The following conditions must be met:
l
The child must be genetically related to one of the commissioning
parents;
l
The commissioning parents must be married, civil partners or in a
committed relationship;
l
The application must be made within six months of the child’s birth
(note that this is an absolute requirement and the time period of
making the application cannot be extended);
l
The child’s home must be with the commissioning parents;
l
At least one of the commissioning parents must have a legal
connection (called domicile) to the UK (including the Channel Islands
or the Isle of Man),
l
The commissioning parents must both be over eighteen;
l
The surrogate (and any other legal parent) must agree to the
Parental Order, and
l
No money or benefit (other than for expenses) may have been paid in
relation to the surrogacy.
The court can still make a Parental Order even if payments
have been made beyond those described in the last condition.
Whether it will do so depends on (amongst other
considerations) the sums involved and the surrogate’s
financial circumstances. The court will look very carefully
indeed at an arrangement that amounts to the “purchase” of
a child via surrogacy.
If a Parental Order is made, the commissioning parents will
become the child’s legal parents. The surrogate (and any
legal father or second parent), will cease being the child’s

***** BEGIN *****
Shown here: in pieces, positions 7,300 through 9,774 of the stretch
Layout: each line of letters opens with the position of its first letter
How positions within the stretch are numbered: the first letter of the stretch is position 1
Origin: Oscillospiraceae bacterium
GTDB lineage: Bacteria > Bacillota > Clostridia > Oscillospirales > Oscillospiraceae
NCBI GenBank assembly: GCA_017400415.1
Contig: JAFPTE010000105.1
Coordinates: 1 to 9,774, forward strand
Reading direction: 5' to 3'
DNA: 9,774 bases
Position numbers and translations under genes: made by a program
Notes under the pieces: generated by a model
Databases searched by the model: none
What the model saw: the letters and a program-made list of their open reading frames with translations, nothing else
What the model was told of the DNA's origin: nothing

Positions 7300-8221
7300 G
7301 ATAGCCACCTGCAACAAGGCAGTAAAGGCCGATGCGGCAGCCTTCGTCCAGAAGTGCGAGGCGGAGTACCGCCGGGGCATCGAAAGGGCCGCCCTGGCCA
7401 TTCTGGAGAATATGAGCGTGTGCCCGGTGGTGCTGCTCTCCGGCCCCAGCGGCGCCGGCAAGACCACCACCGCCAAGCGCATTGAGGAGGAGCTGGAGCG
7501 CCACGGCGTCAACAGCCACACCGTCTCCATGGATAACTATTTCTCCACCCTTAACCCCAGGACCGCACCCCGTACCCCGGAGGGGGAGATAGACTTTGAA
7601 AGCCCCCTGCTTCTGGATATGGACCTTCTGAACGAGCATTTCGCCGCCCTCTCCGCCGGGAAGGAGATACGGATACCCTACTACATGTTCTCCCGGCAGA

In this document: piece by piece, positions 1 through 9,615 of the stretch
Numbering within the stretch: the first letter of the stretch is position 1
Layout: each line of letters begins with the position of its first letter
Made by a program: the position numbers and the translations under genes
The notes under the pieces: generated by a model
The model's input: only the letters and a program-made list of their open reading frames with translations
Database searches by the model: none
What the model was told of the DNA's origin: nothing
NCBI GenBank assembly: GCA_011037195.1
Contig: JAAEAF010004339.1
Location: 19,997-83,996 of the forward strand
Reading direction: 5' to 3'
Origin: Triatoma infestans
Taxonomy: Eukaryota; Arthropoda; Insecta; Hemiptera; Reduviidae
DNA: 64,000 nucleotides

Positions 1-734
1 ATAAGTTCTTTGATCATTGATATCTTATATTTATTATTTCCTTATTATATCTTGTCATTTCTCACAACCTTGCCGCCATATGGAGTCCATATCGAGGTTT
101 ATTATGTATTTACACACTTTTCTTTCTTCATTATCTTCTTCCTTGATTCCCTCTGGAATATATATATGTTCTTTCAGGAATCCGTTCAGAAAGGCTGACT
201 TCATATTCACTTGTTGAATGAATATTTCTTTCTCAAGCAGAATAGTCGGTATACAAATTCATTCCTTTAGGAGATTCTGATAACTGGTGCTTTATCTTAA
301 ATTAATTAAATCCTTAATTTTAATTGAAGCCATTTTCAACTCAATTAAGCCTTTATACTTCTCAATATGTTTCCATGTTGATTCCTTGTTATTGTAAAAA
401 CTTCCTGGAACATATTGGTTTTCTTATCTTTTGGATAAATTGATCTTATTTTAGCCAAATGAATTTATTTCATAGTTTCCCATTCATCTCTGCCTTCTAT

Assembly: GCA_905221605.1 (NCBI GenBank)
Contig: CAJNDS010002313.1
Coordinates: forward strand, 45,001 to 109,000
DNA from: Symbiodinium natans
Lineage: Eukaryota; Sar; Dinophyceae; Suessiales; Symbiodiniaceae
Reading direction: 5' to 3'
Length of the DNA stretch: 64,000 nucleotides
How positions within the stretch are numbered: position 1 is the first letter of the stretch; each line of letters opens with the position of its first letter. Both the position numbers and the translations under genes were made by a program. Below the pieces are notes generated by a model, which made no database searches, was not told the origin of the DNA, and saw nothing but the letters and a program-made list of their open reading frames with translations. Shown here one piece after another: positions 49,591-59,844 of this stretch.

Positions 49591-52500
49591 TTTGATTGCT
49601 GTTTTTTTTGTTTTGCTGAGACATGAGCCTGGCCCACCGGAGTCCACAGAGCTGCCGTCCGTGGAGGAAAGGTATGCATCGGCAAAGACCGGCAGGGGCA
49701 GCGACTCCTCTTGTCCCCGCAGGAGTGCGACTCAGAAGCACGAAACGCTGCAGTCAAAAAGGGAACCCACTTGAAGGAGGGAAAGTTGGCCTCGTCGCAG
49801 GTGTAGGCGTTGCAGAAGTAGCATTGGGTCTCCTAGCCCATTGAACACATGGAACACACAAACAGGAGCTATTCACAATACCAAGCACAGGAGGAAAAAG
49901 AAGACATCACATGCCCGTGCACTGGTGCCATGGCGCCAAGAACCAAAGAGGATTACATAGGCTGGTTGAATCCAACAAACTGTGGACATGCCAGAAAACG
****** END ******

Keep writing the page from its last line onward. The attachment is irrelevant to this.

legal parents. A new birth certificate will be issued for the
child naming the commissioning parents.
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The law presently does not allow a single commissioning
parent to apply for a Parental Order.
If commissioning parents cannot apply for a Parental Order
(for example, if neither is related to the child genetically, if
the child is more than six months old, if the surrogate has
withdrawn her consent, or if there is only one commissioning
parent), an application for an adoption order is an
alternative.
International Issues
Increasingly, commissioning parents are entering into
arrangements with surrogates outside of the UK. The issues
identified above apply to international surrogacy
arrangements as well. In addition, the international
dimension raises its own complications, which include:
l
The child’s nationality, if born abroad to a non-British / EU citizen;
l
The child’s entry clearance – if not an EU national, he or she will need
a visa to enter the UK;
l
Different approaches overseas to the commercialisation of
surrogacy – in some countries, payments in addition to expenses are